Mr. F. A. Philbrook (Halton):
Mr. Speaker, first of all I am very pleased to see the Postmaster General (Mr. Lamontagne) here to meet the concern that we have talked about. Yesterday I posed a question to him during question period about an incident that occurred last week, May 11, in Ottawa at the main postal terminal. It was an incident where some inside postal workers, through the use of such things as badges and T-shirts, instigated a rather silly, insulting and obscene gesture which was uncalled for toward management.
My question to the minister was, essentially, what can we do to prevent this kind of incident which could easily in the future, as it has in the past, develop into a much wider incident resulting in a wider disruption of postal service. The minister answered that he and his deputy minister, who it turns out is an excellent man from my constituency, and one of our colleagues, the hon. member for Ottawa West (Mr. Francis), went there and spoke to the workers. They delivered a firm ultimatum that they either remove those objects that were insulting to management or be sent home from their shift. Apparently there was a mixed reaction. Some did, and some did not. That was fine as far as it went.
I appreciated that answer. However, it really did not entirely answer my question. I was asking what we could do to prevent this from happening in the future and not just deal with it when it does happen.
This is another in a series of events involving inside postal workers in various parts of the country. It has caused the Canadian people to become intolerant of this kind of action by this particular group. If my constituency is any example, I would say the Canadian people have just about had enough. They are fed up with this kind of irresponsible behaviour.
This probably represents for inside postal workers the worst industrial relations we have in the country. I do not want entirely to incriminate the post office management, although we recognize there are troubles on that side. But there certainly is great concern about these postal workers. It is peculiar because they tend to blame the post office management for all of their troubles. However, it is not all the postal workers who behave in this way.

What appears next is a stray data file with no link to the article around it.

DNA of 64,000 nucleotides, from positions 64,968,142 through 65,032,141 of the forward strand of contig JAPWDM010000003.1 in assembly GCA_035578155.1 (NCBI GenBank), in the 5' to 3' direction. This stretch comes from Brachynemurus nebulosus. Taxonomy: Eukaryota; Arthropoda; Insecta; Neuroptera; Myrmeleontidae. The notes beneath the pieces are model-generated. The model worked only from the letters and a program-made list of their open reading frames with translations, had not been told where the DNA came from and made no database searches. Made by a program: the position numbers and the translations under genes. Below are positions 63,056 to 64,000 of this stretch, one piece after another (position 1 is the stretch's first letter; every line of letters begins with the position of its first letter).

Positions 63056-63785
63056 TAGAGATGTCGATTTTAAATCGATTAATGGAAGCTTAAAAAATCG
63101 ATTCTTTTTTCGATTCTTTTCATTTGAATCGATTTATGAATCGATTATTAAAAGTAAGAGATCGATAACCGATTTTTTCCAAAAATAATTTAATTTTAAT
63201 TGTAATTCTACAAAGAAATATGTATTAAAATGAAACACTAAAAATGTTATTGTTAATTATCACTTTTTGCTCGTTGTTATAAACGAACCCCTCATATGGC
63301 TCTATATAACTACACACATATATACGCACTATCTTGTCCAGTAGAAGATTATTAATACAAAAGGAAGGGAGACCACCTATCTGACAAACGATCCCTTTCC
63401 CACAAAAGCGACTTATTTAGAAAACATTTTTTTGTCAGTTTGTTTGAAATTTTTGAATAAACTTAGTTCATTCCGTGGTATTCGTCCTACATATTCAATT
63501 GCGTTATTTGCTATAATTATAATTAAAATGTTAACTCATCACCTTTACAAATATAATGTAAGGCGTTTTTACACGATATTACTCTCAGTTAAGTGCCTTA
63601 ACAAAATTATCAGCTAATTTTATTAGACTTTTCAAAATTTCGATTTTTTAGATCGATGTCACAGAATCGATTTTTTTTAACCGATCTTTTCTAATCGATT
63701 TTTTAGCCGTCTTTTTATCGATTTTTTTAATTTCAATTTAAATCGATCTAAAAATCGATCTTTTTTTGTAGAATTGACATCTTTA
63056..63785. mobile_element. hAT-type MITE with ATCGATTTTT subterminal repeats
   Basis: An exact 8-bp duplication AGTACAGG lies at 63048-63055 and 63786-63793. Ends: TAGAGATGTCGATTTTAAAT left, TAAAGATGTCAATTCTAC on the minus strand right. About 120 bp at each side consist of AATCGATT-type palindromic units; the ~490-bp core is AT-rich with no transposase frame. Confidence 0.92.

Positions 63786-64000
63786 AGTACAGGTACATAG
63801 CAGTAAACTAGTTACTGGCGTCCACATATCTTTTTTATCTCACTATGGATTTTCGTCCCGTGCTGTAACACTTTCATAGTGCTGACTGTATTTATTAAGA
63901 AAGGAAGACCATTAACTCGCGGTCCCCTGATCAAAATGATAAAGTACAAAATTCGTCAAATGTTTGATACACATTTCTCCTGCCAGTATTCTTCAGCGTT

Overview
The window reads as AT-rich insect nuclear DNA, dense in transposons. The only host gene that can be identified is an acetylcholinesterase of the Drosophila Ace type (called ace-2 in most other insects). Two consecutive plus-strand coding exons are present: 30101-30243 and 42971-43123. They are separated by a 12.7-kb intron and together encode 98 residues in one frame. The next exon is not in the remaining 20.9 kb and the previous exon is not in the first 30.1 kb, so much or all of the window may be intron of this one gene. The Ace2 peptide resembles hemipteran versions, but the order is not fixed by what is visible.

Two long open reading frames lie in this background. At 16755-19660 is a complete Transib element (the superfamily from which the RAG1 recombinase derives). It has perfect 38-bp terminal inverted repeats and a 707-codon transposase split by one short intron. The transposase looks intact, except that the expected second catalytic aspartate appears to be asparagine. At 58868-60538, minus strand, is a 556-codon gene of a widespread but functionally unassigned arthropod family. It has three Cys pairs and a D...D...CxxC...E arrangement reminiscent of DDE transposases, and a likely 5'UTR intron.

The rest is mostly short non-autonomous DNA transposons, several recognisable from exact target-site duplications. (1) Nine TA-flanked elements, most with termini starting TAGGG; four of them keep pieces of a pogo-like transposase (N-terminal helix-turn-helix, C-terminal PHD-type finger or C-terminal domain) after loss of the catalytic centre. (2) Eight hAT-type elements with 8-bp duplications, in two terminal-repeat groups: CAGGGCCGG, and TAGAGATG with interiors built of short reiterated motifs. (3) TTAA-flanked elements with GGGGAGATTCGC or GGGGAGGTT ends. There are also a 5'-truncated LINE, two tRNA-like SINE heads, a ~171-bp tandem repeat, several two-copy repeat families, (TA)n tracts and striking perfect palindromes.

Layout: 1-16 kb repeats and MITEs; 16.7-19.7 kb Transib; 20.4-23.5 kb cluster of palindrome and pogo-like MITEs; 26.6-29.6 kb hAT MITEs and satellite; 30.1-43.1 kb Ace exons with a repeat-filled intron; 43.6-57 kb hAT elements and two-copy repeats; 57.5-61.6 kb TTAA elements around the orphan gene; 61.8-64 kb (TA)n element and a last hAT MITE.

We do not have any trouble with the letter carriers, the outside workers. In fact, I believe one reason the letter carriers split off and developed their own union was because they felt they could no longer be associated with the inside workers.
There is a book on the subject, an excellent book from the Post Office on its industrial relations, particularly with the inside postal workers and a certain group of them which is causing all this trouble. It is quite an experience to read. I have certain excerpts of it in my hand but I do not think I have time to read them. It would be worthwhile covering outstanding instances of what has happened during relations with these people on another occasion, perhaps on an opposition day when this subject is debated.
People in my riding-I think they are fairly representative of business; they are business people by and large who rely on the mail-are puzzled about all this, as, I think, the rest of us are. They are frustrated because we do not seem to have an answer. After all, we have been at this for several years. They are angry and demanding some kind of action, a resolution of this problem and, of course, they look to the federal government for answers.
Why are we running into all this trouble? Industrial relations is a wide field. There are conflicts all the time between management and labour whether in the public or the private sector. But this type of behaviour by postal workers appears to be unmatched, unprecedented. Government and management tend to be blamed. The jobs are considered to be boring. Many jobs are very boring, Mr. Speaker. But these jobs are also very well paid.
Sometimes automation is blamed and at other times autocratic management. But surely these difficulties could be resolved peacefully. In other situations, they are. Workers blame the government, the cabinet and the various postmasters general over the years for lack of co-operation. Even the civil servants in the department are blamed. The workers, in turn, are accused of being deliberate troublemakers, in some cases of being communists, anarchists, separatists and so on. This does not seem to solve the problem. They propose certain solutions of their own-establishment of a private enterprise, a Crown corporation and so on.
The question now is: Can we get co-operation by agreement or shall we have to resort to tough measures? I believe Canadians are a reasonable people. They want to treat everyone well, including these inside postal workers. But they want these issues resolved soon. After all, this department is not a toy factory even though there are a lot of games being played. It is an essential service and the public wants some answers.
Subtopic: POST OFFICE-PLANS TO PREVENT INCIDENTS LEADING TO WORKERS BEING SENT HOME